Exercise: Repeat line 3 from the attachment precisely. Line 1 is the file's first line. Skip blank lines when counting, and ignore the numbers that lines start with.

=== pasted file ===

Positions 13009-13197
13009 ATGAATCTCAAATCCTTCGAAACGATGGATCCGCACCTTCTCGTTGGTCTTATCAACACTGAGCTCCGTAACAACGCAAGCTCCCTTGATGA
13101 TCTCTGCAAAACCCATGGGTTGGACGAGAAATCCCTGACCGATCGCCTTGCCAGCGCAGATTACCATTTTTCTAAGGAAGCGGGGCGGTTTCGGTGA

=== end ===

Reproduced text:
13101 TCTCTGCAAAACCCATGGGTTGGACGAGAAATCCCTGACCGATCGCCTTGCCAGCGCAGATTACCATTTTTCTAAGGAAGCGGGGCGGTTTCGGTGA